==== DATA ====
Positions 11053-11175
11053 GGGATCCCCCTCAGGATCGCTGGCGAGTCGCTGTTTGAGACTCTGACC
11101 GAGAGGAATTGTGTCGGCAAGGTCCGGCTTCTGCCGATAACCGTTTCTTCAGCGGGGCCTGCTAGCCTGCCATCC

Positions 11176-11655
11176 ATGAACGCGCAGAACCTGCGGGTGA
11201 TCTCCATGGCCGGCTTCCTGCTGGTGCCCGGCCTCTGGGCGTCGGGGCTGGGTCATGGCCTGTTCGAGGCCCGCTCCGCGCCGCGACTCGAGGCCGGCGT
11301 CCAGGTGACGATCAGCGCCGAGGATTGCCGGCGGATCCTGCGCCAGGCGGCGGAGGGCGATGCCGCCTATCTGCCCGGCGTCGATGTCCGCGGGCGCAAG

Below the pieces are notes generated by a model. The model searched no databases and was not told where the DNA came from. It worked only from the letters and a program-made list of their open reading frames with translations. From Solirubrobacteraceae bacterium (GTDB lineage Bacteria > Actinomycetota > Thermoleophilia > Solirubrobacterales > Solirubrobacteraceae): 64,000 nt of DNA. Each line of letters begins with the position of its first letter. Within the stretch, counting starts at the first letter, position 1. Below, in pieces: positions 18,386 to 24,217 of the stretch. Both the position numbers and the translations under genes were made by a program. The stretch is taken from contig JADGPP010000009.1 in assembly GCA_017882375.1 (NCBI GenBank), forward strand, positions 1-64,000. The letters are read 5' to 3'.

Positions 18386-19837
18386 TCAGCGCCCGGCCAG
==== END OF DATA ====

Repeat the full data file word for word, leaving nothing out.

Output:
Positions 11053-11175
11053 GGGATCCCCCTCAGGATCGCTGGCGAGTCGCTGTTTGAGACTCTGACC
11101 GAGAGGAATTGTGTCGGCAAGGTCCGGCTTCTGCCGATAACCGTTTCTTCAGCGGGGCCTGCTAGCCTGCCATCC

Positions 11176-11655
11176 ATGAACGCGCAGAACCTGCGGGTGA
11201 TCTCCATGGCCGGCTTCCTGCTGGTGCCCGGCCTCTGGGCGTCGGGGCTGGGTCATGGCCTGTTCGAGGCCCGCTCCGCGCCGCGACTCGAGGCCGGCGT
11301 CCAGGTGACGATCAGCGCCGAGGATTGCCGGCGGATCCTGCGCCAGGCGGCGGAGGGCGATGCCGCCTATCTGCCCGGCGTCGATGTCCGCGGGCGCAAG

Below the pieces are notes generated by a model. The model searched no databases and was not told where the DNA came from. It worked only from the letters and a program-made list of their open reading frames with translations. From Solirubrobacteraceae bacterium (GTDB lineage Bacteria > Actinomycetota > Thermoleophilia > Solirubrobacterales > Solirubrobacteraceae): 64,000 nt of DNA. Each line of letters begins with the position of its first letter. Within the stretch, counting starts at the first letter, position 1. Below, in pieces: positions 18,386 to 24,217 of the stretch. Both the position numbers and the translations under genes were made by a program. The stretch is taken from contig JADGPP010000009.1 in assembly GCA_017882375.1 (NCBI GenBank), forward strand, positions 1-64,000. The letters are read 5' to 3'.

Positions 18386-19837
18386 TCAGCGCCCGGCCAG